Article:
Our cocktail aficionado shares the tips she’s gleaned from a decade of interviewing pros at watering holes nationwide.

March 07, 2017

The stereotypical solo bargoer likes to chat with the bartender, but those behind the stick also have tales to tell. Our nation’s top bartenders love sharing their tricks for better home cocktails. While interviewing them (and enjoying the fruits of their labor—hic!), I’ve gleaned these tips:

1. Save your egg whites.

If you’re in the habit of buying fresh, free-range, organic eggs, good news: So long as you don’t have a compromised immune system and you’re not pregnant, you’re probably safe to add an occasional egg white to your shaken drinks. Eggs make for creamier bourbon sours, they “lengthen” a drink to fill up your glass, and they’re simply delicious. Use less than you think you need; half a white for one drink should be sufficient.

2. Keep cocktail glasses chilled in the freezer.

As the late Sasha Petraske points out in the gorgeous book Regarding Cocktails, which was co-written with Georgette Moger-Petraske, a smart barkeep will always keep her barware chilled and at the ready. Storing glasses in the freezer makes a huge difference in the taste of a drink, keeping them nice and cold. This is particularly true of those served up (without ice). Plus, a frosty glass is a sweet visual touch.   

3. Buy an oversized ice cube tray.

Speaking of ice, it’s chic to have oversized ice cubes; larger cubes entail a slower rate of dilution in your drink. Silicone ice cube trays are relatively inexpensive, easy to find, and are the difference between a ho-hum looking Old Fashioned and one that looks lovely, stays cold, and enables leisurely, stylish sipping.

4. Always have citrus in the fridge, and always use fresh juice.

Particularly in drinks that use a minimum of ingredients, such as a Tommy’s margarita, you must use fresh citrus juices. Even amateur cocktail aficionados can tell when you skip this step; it makes the difference between getting a puckered face or a smile after your guest’s first sip.

5. Know when to spend more on the base spirit and when to skimp.

I’m a huge fan of bourbon sours, and for a long time used spendy Bulleit bourbon as my base. But I eventually realized that because of the various elements I add—fresh egg; maple syrup; lemon juice; Luxardo maraschino cherry juice—my base spirit is less important. I can get away with Four Roses or even Evan Walker Black for a fraction of the price. (For the inverse reason, I still splurge on tequila—Espolón Reposado is reasonably priced and tasty—for Tommy’s margaritas simply made with agave, tequila, and fresh lime juice.)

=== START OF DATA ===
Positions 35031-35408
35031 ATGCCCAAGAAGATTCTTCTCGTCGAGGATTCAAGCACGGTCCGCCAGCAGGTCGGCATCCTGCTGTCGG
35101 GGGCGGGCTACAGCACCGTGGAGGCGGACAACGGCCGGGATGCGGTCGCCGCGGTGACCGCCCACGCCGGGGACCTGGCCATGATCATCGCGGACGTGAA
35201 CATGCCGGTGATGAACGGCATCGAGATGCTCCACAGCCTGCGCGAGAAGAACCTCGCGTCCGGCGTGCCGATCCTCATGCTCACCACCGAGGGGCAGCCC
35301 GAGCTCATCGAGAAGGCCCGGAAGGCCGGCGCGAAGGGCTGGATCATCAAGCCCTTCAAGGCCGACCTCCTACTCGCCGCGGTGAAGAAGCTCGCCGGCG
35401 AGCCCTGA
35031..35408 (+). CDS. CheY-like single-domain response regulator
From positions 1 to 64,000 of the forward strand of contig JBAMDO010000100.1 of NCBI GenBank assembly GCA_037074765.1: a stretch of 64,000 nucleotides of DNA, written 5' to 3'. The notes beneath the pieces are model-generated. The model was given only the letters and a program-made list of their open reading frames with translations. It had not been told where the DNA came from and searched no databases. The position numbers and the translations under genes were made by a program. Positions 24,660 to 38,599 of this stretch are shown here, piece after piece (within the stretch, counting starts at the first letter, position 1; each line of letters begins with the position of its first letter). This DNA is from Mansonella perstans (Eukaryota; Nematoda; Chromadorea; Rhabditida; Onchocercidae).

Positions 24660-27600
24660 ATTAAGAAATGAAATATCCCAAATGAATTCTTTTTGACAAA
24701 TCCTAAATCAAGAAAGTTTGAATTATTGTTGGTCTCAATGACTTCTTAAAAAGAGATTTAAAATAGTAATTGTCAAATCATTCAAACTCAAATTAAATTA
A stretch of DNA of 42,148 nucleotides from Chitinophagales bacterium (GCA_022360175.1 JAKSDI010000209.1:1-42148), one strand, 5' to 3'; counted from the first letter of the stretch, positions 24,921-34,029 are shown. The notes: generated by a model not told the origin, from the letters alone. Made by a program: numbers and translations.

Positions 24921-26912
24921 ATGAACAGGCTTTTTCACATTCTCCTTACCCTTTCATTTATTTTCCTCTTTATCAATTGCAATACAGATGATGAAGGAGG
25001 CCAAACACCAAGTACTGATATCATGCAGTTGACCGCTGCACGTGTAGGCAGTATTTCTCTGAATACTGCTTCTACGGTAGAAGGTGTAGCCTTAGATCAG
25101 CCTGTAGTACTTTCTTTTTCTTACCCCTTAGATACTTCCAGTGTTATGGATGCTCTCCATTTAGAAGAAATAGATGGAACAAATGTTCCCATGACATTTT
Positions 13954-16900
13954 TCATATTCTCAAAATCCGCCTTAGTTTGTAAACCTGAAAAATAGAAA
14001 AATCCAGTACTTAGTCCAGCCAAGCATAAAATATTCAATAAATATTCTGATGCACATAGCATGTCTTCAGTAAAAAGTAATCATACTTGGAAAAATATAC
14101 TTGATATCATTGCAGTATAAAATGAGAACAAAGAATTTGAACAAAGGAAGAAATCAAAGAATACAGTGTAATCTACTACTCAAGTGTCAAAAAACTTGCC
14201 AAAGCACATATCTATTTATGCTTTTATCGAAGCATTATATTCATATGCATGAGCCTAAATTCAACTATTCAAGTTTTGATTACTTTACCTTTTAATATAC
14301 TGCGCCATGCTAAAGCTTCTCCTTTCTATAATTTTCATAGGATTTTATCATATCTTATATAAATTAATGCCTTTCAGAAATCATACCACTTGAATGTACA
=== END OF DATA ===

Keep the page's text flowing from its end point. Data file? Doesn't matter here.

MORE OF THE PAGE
Watch: Our Favorite Tequila Cocktails

 

6. Get classy vintage barware on the cheap.

Planning on some thrifting or antiquing this summer? Good on ya. Look for vintage glassware! What costs a ton in metropolitan areas will set you back so much less at antique shops in the “middle of nowhere.” Last summer I netted a stunning cut-glass punch bowl with 18 matching glass cups at a New England vintage shop for a whopping twelve dollars.

7. Own one good bottle of bitters.

Keep one bottle of Angostura bitters around. Yes, you can and should experiment with other bitters—those from Bittermens are great, as are those from Fee—or you can make your own, but stock up on this basic workhorse, which is necessary for an Old Fashioned, at minimum.

8. Buy great cherries.

Every ingredient matters in a drink, and although sometimes you can skimp, the garnishes shouldn’t be bruised, old, or afterthoughts. Go with something delicious or skip them altogether. I’m obsessed with Luxardo’s Italian Marasca cherries, which are expensive but the best I’ve ever had, and always have them on hand for my bourbon sours. (Martini maven? Splurge on great olives.)

9. Consider alternative sweeteners for a silkier mouthfeel

Most sweet potables can be built using sugar or simple syrup (a one-to-one mix of sugar and water) but agave, maple syrup, and cane syrup are tasty, too, and can sweeten a drink without adding water to the mix. Note, too, that they alter the viscosity of a drink, adding a sultry silkiness to the mouthfeel. No one has yet sent back my Luxardo cherry bourbon sours with egg white and a maple syrup base, and I don’t expect that to happen any time soon. 

Alex Van Buren is a food and travel writer living in Brooklyn, New York whose work has appeared in Gourmet.com, Bon Appétit, Travel & Leisure, New York Magazine, Martha Stewart Living, and Epicurious. Follow her on Twitter and Instagram @alexvanburen.

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